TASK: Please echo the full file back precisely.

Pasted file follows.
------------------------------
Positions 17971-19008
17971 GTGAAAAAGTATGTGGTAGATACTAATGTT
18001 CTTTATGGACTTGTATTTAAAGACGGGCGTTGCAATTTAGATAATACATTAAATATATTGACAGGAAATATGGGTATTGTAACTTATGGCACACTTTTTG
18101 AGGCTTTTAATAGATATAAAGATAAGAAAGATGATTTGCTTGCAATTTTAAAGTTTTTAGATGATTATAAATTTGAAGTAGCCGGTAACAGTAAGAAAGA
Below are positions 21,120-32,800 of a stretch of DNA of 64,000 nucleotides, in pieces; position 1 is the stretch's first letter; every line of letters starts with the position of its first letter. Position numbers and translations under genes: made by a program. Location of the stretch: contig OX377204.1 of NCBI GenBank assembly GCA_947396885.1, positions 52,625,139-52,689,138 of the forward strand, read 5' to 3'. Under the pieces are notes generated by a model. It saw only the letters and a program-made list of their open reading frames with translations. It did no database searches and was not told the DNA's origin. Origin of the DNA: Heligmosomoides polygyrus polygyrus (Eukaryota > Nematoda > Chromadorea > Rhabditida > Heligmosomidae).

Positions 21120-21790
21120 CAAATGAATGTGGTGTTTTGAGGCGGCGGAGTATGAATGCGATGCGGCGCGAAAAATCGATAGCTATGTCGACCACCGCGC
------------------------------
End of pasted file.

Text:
Positions 17971-19008
17971 GTGAAAAAGTATGTGGTAGATACTAATGTT
18001 CTTTATGGACTTGTATTTAAAGACGGGCGTTGCAATTTAGATAATACATTAAATATATTGACAGGAAATATGGGTATTGTAACTTATGGCACACTTTTTG
18101 AGGCTTTTAATAGATATAAAGATAAGAAAGATGATTTGCTTGCAATTTTAAAGTTTTTAGATGATTATAAATTTGAAGTAGCCGGTAACAGTAAGAAAGA
Below are positions 21,120-32,800 of a stretch of DNA of 64,000 nucleotides, in pieces; position 1 is the stretch's first letter; every line of letters starts with the position of its first letter. Position numbers and translations under genes: made by a program. Location of the stretch: contig OX377204.1 of NCBI GenBank assembly GCA_947396885.1, positions 52,625,139-52,689,138 of the forward strand, read 5' to 3'. Under the pieces are notes generated by a model. It saw only the letters and a program-made list of their open reading frames with translations. It did no database searches and was not told the DNA's origin. Origin of the DNA: Heligmosomoides polygyrus polygyrus (Eukaryota > Nematoda > Chromadorea > Rhabditida > Heligmosomidae).

Positions 21120-21790
21120 CAAATGAATGTGGTGTTTTGAGGCGGCGGAGTATGAATGCGATGCGGCGCGAAAAATCGATAGCTATGTCGACCACCGCGC